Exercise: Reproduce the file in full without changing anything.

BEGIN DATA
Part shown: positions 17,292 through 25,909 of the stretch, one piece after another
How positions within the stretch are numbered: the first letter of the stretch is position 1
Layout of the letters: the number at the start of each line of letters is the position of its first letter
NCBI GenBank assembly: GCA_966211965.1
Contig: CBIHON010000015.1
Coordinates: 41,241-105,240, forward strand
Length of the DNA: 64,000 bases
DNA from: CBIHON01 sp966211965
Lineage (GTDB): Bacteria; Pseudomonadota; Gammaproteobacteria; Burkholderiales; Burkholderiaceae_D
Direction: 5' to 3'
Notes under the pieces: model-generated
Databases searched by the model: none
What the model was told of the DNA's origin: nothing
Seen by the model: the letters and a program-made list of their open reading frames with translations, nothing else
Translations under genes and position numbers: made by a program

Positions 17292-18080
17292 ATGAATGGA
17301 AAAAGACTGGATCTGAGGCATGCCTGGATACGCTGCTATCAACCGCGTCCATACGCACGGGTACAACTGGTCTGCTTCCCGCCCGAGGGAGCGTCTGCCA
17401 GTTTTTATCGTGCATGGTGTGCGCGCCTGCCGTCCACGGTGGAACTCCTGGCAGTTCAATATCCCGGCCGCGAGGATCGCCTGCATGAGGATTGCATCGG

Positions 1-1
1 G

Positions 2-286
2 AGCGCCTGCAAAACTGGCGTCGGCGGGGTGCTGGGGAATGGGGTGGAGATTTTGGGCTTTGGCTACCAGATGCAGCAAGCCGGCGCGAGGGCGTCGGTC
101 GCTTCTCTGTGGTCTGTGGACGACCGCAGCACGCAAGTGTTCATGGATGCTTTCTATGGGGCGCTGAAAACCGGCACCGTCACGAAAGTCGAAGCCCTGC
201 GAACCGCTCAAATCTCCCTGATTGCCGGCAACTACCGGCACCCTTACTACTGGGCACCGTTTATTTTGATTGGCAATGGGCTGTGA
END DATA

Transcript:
Part shown: positions 17,292 through 25,909 of the stretch, one piece after another
How positions within the stretch are numbered: the first letter of the stretch is position 1
Layout of the letters: the number at the start of each line of letters is the position of its first letter
NCBI GenBank assembly: GCA_966211965.1
Contig: CBIHON010000015.1
Coordinates: 41,241-105,240, forward strand
Length of the DNA: 64,000 bases
DNA from: CBIHON01 sp966211965
Lineage (GTDB): Bacteria; Pseudomonadota; Gammaproteobacteria; Burkholderiales; Burkholderiaceae_D
Direction: 5' to 3'
Notes under the pieces: model-generated
Databases searched by the model: none
What the model was told of the DNA's origin: nothing
Seen by the model: the letters and a program-made list of their open reading frames with translations, nothing else
Translations under genes and position numbers: made by a program

Positions 17292-18080
17292 ATGAATGGA
17301 AAAAGACTGGATCTGAGGCATGCCTGGATACGCTGCTATCAACCGCGTCCATACGCACGGGTACAACTGGTCTGCTTCCCGCCCGAGGGAGCGTCTGCCA
17401 GTTTTTATCGTGCATGGTGTGCGCGCCTGCCGTCCACGGTGGAACTCCTGGCAGTTCAATATCCCGGCCGCGAGGATCGCCTGCATGAGGATTGCATCGG

Positions 1-1
1 G

Positions 2-286
2 AGCGCCTGCAAAACTGGCGTCGGCGGGGTGCTGGGGAATGGGGTGGAGATTTTGGGCTTTGGCTACCAGATGCAGCAAGCCGGCGCGAGGGCGTCGGTC
101 GCTTCTCTGTGGTCTGTGGACGACCGCAGCACGCAAGTGTTCATGGATGCTTTCTATGGGGCGCTGAAAACCGGCACCGTCACGAAAGTCGAAGCCCTGC
201 GAACCGCTCAAATCTCCCTGATTGCCGGCAACTACCGGCACCCTTACTACTGGGCACCGTTTATTTTGATTGGCAATGGGCTGTGA